Myrtle Beach is among America’s top vacation spots. Many people vacation to Myrtle Beach to see the beach and let loose a little bit. For vacationers, it’s a place where you can let your hair down and not have to worry about people you know seeing your wild side. It’s not just vacationers that carry the laid back, free spirit attitude but the locals as well. How could you blame someone for embracing their wild side when there are just so many fun things to do in Myrtle Beach, from numerous putt putt golf courses, to the Broadway at the Beach attractions, to the nightlife, to all of the local seafood restaurants? It seems natural that you could get carried away in such a place. But, Myrtle Beach, like all other places, has laws in place to ensure you don’t get carried away or if you do, that you suffer the legal consequences of such behavior.
|Official seal of City of Myrtle Beach (Photo credit: Wikipedia)|
One of the things that police officers look for is public drunkenness, especially in this town. This offense is quite common in Myrtle Beach since so many of the attractions are outside like the bars and stores at Broadway at the Beach or the strip at the beach that features many hotels, stores, and bars. It is not uncommon to take a ride by either of these locations and see numerous people walking around sight seeing. Amongst the crowds, you might see some people stumbling along, and perhaps singing or talking loudly in their state of drunkenness.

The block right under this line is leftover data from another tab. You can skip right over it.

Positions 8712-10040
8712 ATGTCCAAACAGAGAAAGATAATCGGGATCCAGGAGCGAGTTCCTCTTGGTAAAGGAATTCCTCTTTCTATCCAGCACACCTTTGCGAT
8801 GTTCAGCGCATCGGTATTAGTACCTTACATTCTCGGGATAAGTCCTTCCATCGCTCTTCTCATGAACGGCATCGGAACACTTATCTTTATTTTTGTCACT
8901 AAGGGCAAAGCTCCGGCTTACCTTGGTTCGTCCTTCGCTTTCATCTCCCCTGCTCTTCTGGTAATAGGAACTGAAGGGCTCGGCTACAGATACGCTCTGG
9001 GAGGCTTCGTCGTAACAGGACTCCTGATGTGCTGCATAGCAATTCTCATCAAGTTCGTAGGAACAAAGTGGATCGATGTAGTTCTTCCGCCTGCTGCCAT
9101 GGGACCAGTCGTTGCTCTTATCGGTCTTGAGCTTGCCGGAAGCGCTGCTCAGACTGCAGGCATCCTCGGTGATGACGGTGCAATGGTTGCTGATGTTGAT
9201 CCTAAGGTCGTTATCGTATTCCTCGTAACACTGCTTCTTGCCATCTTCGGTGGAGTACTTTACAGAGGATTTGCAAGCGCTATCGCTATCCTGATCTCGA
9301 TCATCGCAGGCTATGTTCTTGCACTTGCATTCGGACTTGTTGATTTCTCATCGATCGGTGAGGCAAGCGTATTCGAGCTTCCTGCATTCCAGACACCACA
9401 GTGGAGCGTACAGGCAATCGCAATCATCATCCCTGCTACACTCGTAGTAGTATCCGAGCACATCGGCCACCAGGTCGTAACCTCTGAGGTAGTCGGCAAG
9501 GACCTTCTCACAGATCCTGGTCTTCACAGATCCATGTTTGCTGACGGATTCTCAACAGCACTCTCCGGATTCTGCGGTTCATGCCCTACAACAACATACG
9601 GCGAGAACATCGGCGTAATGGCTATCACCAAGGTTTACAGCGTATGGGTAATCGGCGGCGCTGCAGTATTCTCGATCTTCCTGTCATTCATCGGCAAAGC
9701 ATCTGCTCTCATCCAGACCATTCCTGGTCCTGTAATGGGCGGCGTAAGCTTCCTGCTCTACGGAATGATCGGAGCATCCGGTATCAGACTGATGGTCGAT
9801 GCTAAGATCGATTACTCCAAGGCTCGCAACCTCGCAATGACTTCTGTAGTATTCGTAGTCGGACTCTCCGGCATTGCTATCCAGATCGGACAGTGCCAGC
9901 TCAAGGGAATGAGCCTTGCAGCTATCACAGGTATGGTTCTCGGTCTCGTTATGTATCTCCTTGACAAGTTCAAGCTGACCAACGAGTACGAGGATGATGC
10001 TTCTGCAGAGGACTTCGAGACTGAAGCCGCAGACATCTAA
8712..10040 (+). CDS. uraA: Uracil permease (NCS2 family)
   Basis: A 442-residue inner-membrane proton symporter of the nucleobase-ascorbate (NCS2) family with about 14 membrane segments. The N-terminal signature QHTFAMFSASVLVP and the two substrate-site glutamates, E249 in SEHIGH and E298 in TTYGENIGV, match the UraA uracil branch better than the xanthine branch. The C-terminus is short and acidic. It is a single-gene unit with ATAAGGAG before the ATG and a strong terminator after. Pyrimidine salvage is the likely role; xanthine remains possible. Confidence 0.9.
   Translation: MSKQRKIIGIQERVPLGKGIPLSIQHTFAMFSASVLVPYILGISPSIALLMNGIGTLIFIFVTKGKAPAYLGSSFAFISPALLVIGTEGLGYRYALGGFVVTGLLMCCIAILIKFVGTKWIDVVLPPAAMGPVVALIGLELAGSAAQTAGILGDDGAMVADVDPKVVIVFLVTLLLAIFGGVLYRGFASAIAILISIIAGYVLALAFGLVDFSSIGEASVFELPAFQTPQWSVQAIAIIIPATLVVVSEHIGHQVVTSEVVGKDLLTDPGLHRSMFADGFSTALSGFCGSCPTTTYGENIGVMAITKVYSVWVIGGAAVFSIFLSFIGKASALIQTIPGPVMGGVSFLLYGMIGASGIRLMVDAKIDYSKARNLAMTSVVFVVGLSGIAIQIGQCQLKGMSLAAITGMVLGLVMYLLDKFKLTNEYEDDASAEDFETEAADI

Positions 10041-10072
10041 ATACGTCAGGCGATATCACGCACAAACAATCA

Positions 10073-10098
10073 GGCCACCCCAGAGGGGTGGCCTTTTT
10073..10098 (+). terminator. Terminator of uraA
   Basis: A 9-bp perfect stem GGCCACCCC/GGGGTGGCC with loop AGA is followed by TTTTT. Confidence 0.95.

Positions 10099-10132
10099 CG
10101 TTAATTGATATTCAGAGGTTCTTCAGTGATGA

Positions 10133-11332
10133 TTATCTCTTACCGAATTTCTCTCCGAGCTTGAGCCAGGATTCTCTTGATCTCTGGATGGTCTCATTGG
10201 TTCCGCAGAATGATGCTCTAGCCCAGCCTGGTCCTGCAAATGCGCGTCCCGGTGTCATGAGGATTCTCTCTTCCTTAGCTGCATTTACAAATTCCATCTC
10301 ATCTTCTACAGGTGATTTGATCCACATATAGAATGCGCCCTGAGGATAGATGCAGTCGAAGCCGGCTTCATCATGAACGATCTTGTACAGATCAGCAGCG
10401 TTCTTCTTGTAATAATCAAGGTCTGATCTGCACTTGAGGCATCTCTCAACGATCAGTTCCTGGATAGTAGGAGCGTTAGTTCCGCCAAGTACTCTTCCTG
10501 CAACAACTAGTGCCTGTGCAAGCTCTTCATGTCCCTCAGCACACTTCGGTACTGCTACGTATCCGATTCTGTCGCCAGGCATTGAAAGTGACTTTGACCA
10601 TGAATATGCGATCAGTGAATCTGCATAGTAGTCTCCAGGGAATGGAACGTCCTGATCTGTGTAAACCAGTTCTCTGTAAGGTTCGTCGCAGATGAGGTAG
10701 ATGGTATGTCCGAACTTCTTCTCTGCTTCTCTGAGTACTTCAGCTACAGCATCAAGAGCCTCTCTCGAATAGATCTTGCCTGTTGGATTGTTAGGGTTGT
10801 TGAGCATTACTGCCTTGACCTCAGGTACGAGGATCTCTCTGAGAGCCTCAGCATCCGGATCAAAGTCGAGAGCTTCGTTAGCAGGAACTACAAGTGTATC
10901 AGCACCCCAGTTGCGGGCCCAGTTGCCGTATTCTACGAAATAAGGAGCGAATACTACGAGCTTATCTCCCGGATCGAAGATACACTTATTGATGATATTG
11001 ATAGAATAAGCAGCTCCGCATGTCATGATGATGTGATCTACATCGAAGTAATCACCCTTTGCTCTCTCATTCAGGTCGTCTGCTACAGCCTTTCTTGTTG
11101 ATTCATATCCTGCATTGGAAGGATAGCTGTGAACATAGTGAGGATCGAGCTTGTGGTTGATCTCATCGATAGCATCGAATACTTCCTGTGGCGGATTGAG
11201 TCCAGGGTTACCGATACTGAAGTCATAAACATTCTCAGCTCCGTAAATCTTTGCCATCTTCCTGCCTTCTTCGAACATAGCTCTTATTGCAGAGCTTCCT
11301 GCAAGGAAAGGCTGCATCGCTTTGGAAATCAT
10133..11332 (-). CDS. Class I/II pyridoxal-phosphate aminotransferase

What you may not know is that public drunkenness is a criminal offense. It carries a penalty of up to 30 days in jail and fines of up to $500.00. The statute does not require that the language be of a type, which tends to provoke a violent response or threaten a breach of the peace. The language only needs to be noisy, scandalous or abusive so as to disturb or annoy any other person in the area. Basically, the elements of the crime include: you appear or seem to be, intoxicated or drunk, and you are in public. The purpose of public intoxication laws is to remove an intoxicated person who is disturbing others and to prevent the intoxicated person from hurting himself or others.
Prior to reading this blog entry, you might have thought your drunkenness could only get you in trouble if you were caught driving drunk. But, chances are, if you leave a bar, appearing tipsy, talking loudly, or behaving in a lewd manner, local law enforcement will stop you on public intoxication charges. There are legal defenses that could save you from the criminal charges of public intoxication. Attorney Daniel Selwa is familiar with public intoxication defenses. Your conduct might not have met the elements of the crime of public drunkenness and attorney Daniel Selwa can help you determine that. Whether you are a vacationer or a local, contact the people’s choice, Daniel Selwa.